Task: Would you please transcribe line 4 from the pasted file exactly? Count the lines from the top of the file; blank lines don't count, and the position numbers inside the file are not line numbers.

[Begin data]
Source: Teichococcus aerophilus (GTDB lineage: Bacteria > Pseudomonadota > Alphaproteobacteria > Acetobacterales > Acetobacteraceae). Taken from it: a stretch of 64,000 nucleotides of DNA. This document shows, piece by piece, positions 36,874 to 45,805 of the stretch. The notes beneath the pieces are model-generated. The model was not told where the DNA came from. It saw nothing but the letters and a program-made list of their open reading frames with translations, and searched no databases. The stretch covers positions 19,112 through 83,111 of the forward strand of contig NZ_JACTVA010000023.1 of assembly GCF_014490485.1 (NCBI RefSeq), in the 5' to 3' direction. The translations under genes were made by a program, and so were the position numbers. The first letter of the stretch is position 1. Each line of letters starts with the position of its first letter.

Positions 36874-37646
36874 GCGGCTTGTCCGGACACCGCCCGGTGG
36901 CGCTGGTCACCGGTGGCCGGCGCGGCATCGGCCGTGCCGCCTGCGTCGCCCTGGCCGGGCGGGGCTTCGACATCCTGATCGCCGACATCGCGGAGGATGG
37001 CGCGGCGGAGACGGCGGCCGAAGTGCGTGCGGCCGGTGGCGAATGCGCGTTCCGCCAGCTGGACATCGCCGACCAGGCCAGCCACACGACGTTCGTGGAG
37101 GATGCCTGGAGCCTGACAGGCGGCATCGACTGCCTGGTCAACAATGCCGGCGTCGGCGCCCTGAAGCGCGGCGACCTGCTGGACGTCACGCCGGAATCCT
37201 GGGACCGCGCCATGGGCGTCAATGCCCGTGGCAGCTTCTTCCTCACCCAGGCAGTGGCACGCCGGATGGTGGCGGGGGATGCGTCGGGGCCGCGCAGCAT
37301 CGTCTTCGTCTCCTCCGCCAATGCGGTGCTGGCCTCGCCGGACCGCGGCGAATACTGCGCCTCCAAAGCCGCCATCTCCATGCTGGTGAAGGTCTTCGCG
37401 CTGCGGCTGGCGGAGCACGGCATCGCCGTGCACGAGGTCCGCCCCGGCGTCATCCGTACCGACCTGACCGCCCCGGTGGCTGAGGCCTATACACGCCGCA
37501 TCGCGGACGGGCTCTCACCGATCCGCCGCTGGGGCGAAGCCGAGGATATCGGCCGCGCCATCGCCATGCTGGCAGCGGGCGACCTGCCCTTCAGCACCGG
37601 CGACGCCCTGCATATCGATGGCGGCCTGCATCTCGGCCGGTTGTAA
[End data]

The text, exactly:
36901 CGCTGGTCACCGGTGGCCGGCGCGGCATCGGCCGTGCCGCCTGCGTCGCCCTGGCCGGGCGGGGCTTCGACATCCTGATCGCCGACATCGCGGAGGATGG